Modelling chocolate tips
Modelling chocolate is solid at room temperature. To make to useable remove from the tub and use a sharp knife to cut off smaller pieces. Pop them into the microwave at 10 second blasts until the modelling chocolate softens enough that you can easily knead it.If your modelling chocolate starts to appear greasy or wet when you are kneading it, it means it has gotten too warm. It’s a good idea to let it cool before starting to work on it again.
You can use cornstarch on your hands and work surface to help with stickiness if your environment is warm.
Wearing non powdered vinyl gloves when working with modelling chocolate helps to avoid leaving fingerprints and marks in your work, they are also great for helping smooth seams, like wearable smoothers!
Modelling chocolate doesn’t dry out like fondant or gum paste, this gives you a longer working time on intricate pieces.
Once modelling chocolate is cool it’s firm but is is easily reworked by just warming it up in your hands again.
You can paint on Modelling chocolate using petal dusts mixed with alcohol or confectioners glaze.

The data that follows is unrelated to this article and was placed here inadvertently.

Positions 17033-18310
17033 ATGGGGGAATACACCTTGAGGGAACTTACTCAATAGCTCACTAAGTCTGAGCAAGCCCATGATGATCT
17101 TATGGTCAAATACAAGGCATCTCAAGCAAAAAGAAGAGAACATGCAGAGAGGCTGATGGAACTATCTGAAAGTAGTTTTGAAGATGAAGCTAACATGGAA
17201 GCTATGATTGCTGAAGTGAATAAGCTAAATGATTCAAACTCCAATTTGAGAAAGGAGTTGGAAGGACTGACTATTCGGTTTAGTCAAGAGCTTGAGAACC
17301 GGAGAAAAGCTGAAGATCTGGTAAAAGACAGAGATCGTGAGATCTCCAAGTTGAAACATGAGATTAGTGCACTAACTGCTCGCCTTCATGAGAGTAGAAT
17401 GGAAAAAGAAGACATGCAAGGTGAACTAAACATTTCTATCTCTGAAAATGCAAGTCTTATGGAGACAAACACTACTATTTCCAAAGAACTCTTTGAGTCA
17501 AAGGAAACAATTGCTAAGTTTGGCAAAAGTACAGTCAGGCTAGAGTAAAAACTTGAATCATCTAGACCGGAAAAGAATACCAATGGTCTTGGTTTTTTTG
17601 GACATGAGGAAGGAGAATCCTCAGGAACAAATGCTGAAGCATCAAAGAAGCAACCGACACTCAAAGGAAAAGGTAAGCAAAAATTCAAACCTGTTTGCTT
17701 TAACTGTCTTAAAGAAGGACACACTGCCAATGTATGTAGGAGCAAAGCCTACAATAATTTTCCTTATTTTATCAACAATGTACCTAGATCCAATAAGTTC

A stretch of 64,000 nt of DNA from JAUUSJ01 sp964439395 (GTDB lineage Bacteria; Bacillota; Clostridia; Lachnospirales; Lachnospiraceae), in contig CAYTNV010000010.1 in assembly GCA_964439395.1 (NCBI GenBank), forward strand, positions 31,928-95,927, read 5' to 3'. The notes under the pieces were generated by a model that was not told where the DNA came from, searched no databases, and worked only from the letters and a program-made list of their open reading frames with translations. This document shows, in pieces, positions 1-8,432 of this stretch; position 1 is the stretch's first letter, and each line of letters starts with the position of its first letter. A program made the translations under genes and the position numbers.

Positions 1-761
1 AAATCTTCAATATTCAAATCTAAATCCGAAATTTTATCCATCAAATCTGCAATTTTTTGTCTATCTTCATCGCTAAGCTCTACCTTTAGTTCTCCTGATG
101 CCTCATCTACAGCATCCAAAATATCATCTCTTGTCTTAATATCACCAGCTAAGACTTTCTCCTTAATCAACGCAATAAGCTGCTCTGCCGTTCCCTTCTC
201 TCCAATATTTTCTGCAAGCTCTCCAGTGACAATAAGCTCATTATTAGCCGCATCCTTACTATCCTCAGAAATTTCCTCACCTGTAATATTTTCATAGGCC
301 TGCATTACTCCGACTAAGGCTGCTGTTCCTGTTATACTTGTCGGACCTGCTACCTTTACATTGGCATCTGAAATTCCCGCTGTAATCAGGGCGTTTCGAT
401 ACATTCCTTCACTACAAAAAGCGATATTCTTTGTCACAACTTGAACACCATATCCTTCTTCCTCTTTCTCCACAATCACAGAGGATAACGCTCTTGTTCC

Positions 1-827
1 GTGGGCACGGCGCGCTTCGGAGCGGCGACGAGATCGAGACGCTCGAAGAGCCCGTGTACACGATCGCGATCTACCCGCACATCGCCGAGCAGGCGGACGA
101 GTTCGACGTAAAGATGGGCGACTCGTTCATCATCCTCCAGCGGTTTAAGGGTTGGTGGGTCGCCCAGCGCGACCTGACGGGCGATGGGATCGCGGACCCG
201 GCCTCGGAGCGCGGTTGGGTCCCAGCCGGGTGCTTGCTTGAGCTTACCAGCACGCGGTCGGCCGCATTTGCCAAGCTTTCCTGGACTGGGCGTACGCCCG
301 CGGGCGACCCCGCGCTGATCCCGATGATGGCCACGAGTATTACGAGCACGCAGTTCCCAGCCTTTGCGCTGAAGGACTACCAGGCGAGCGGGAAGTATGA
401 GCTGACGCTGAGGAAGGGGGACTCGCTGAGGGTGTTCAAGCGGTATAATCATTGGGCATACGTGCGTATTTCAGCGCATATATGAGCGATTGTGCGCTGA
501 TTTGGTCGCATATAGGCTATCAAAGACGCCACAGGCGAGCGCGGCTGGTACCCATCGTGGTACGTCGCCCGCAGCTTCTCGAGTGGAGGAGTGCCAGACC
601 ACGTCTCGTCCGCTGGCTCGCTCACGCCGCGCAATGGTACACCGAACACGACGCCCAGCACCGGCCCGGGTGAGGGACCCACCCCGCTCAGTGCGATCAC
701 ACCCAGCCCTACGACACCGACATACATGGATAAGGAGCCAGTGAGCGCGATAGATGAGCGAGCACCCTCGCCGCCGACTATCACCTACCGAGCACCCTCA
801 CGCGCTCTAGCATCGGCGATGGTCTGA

You can airbrush modelling chocolate using alcohol based colours like Spectrum Flow Airbrush Colours.
You can colour your modelling chocolate using gel colours. Just remember white modelling chocolate has a natural yellow tone so if you are making pink for example you need to add white first to whiten the modelling chocolate and then add pink.
Modelling chocolate does not have as much stretch as fondant it gumpaste so it is excellent to use in moulds as it maintains its shape.
You can use modelling chocolate to cover your cake too, great for people who don’t like the taste of fondant.
You should use the panel method to do this. Cut a circle the same diameter as your cake, place on top of your cake and then roll out a strip to wrap around the sides of your cake.